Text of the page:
Create Scary Portraits with DIY Chipboard Texture Plates and Gelli Arts® Printing Plates

Hi there! It’s Marsha here today, and I’m going to show you
how to create super fun, inexpensive DIY chipboard texture plates that you can
use for monoprinting over and over again.

I learned how to make chipboard texture plates when I was
around the age of 6 or 7, and my first one was of Puss in Boots.

This technique is not just for kids though! It’s very
versatile, and can be adapted to any theme or subject you like.

But as Halloween is coming up very soon, I think a couple of
scary portraits are in order. Besides, they are great fun to create!

Step 1:

Take two sheets of thin chipboard (greyboard). Make sure
it’s smooth chipboard that doesn’t tear but leaves a nice dent when you press a
pencil or a ballpoint pen into it.

Cut one sheet to the size of the gel printing plate you are
going to use. I’ve chosen to work with the 9”x12” Gelli Arts® gel printing
plate because it’s perfect for bleed prints on A4 and Letter size papers.

Cut the other sheet of chipboard to the size of the paper
you want to print on. I’m printing on A4 sized drawing paper, so I cut my
second sheet of chipboard to 5,8” x 8,3”.

If your paper is larger than your gel printing plate, then
cut both sheets of chipboard to the size of the plate.

Step 2:

Decide on an image you would like to monoprint. Sketch a
draft if you want.

As said before, the subject can be anything you like, just as
long as you make sure the main parts can be cut up into separate shapes.

Try to keep the main shapes as simple as possible and save
the details for the insides of these shapes. Inside the shapes, you can go as
detailed as you want!

Sketch the image onto the sheet of chipboard the same size
as your paper.

Step 3:

Trace the lines of the image with a pen or a marker. Use a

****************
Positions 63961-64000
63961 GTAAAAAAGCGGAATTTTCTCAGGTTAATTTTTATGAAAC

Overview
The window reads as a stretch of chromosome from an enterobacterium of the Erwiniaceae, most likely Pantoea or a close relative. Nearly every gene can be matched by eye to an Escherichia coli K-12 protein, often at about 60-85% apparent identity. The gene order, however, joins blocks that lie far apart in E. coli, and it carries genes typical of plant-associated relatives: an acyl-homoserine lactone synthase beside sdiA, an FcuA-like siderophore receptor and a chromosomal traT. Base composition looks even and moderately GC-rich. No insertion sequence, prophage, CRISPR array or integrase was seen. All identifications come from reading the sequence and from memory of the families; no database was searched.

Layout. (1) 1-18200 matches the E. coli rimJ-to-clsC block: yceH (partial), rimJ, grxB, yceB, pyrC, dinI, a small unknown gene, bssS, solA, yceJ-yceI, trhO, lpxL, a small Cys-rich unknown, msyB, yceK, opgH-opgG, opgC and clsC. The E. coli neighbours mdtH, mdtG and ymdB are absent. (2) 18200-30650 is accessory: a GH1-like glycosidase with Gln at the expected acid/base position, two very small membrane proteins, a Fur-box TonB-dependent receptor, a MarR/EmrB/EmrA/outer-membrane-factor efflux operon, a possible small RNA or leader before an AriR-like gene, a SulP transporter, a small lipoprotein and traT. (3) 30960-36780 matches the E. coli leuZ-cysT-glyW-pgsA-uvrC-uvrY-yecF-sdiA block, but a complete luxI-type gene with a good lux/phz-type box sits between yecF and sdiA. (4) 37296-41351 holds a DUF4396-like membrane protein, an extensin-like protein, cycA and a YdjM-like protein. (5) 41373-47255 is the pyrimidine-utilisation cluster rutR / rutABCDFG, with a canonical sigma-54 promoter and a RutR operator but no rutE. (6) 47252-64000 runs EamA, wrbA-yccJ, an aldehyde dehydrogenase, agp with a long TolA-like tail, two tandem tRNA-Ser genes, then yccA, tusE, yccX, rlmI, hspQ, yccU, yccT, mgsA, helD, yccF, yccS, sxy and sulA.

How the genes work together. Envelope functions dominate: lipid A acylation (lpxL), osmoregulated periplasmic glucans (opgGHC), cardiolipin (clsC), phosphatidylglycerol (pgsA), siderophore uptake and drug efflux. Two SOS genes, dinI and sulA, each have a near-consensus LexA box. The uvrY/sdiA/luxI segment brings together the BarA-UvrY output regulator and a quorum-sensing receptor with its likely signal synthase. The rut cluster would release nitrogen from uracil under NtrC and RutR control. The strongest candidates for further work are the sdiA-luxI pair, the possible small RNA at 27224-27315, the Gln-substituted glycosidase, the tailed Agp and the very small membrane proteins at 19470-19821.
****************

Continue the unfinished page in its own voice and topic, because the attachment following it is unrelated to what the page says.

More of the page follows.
ballpoint pen to trace the details on the insides of the main shapes.

Make sure that you press the ballpoint pen firmly into the
chipboard and retrace each line to create a dent. The lines you draw are going
to show up in the monoprint.

Step 4:

Cut the main shapes. Look for features (like eyes, mouths,
windows, etc.) you can cut out of the main forms too. Use a craft knife to cut
these or, if you are creating with kids, let them use a piercer to pinprick
these openings.

Step 5:

Reassemble your image on top of the second sheet of
chipboard. Make sure the image is centered before you adhere all of the cutout
parts to the background sheet.

Let the adhesive dry completely.

Step 6:

Place the Gelli Arts® gel printing plate of your choice on a
smooth, flat surface.

Roll a drop (or two) of acrylic paint out on the plate with
a brayer.

Press the chipboard texture plate into the paint. Lift the

You can place your paper on top of the plate right away and
rub with your hands to transfer the paint to the paper.

Or you can wait until the paint has dried on the plate,
apply a thin second layer of paint, place your paper on top of the plate and
then pull a ghost print.

For the best results, use dark paint colors for the first
layer and light paint colors for the second.

The traditional Halloween colors don’t mix very well because
they are secondary colors. So if you use them together on one print, the layers
may not always come out as imagined, especially when you are working with
transparent colors.

If you do want to use purple, orange, or green, then pair it
with a neutral or with a tint or shade of the same color. You can also make
sure the paints you choose are opaque instead of transparent.

Happy Halloween!



Gelli Arts®:

9”x12” Gelli Arts® Gel Printing Plate

Gelli Arts® 4” Brayer


Thin Chipboard (9”x12” and 5,8”x8,3”)


Ballpoint Pen


Craft Knife


Paper to Print on (Drawing Paper 160g/m2 A4 size 5,8”x8,3”)

Acrylic Paint (Royal Talens Amsterdam)


Paper Piercer

© 2018 by Gelli Arts®, LLC
Philadelphia, PA All rights reserved.

11 thoughts on “Create Scary Portraits with DIY Chipboard Texture Plates and Gelli Arts® Printing Plates”

    1. Hi! You can buy it at art or craft supply stores. Or, you can do what I do and reuse sheets that come with packaging, the backs of notepads etc. You can also try it with food packaging like cereal boxes. Yes, it will also work with styrofoam sheets!

  1. Could you use the same technique (kind of) if you cut out the shapes from sticky-back foam and stuck it on card, or is cardboard on cardboard best?

Leave a Reply

%d bloggers like this: